What Is Purdue Pharma Doing?

The maker of OxyContin has come under fire, not only for its aggressive marketing, but for failing to keep tabs on skyrocketing sales in areas where addiction is high.

"It took everybody by surprise," said J. David Haddox, senior medical director for health policy with the company. "But we have no credible information that people who take the drug as directed have become addicted." The more than 40 suits now facing Purdue Pharma allege that the company did have such information.

Since OxyContin was identified as a problem in 2000, the company says it started a number of programs aimed at reducing abuse.

"No other pharmaceutical company has ever done as much or as quickly in response to abuse and diversion of a product as Purdue Pharma has," said spokesperson Tim Bannon.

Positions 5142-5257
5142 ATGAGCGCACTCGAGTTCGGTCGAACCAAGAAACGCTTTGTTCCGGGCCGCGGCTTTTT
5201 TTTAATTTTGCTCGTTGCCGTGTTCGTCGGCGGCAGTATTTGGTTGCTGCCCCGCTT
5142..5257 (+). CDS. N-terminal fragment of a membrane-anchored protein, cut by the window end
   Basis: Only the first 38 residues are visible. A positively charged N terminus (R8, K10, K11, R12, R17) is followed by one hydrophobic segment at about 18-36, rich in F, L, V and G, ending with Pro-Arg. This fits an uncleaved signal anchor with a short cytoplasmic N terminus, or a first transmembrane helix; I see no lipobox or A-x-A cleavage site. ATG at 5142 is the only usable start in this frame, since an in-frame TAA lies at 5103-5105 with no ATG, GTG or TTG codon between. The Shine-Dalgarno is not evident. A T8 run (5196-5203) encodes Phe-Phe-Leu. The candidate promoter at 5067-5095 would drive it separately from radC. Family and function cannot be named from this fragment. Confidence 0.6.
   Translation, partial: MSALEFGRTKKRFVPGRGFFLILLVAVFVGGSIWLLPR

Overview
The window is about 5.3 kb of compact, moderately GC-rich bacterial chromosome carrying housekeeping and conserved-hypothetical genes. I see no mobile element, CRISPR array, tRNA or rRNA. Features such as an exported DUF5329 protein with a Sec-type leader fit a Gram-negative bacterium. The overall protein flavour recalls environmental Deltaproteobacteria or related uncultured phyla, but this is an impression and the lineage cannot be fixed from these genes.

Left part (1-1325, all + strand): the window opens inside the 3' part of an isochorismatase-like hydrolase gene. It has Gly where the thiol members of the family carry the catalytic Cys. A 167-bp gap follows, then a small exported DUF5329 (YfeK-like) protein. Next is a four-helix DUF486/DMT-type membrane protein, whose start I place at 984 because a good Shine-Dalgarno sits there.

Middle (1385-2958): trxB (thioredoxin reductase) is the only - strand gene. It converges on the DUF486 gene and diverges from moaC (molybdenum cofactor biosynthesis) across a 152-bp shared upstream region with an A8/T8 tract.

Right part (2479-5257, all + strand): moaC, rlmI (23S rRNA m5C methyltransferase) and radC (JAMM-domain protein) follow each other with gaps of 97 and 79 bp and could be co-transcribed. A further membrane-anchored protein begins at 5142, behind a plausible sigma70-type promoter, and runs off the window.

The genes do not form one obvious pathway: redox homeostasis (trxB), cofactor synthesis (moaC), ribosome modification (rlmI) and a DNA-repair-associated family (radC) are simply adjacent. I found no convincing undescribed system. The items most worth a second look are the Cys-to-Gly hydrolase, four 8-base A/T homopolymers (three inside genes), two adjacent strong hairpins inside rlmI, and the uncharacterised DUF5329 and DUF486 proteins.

The company's efforts have included discontinuing the most powerful pill, a 160mg form of the drug; stamping pills from Mexico and Canada to help authorities trace illicit supplies; passing out tamper-proof prescription pads to doctors; and instituting educational programs aimed at doctors as well as potential abusers, with a particular focus in the Appalachian region.

The holy grail of the company's anti-abuse efforts is an abuse-resistant form of their drug now in clinical trials, that Haddox says could come to market as early as 2003.

But FDA approval is a long and tortuous process, and while Purdue waits to roll out its new product, the old one remains on the streets. It's easy to abuse, heavily addictive like all other opiates, and more users get hooked every day. About 1.6 million Americans used prescription-type pain relievers for non-medical reasons for the first time in 1998, and the number of oxycodone emergency cases increased nearly 36 percent in a single year, from 3,369 in January to June 1999 to 5,261 in January to June 2000.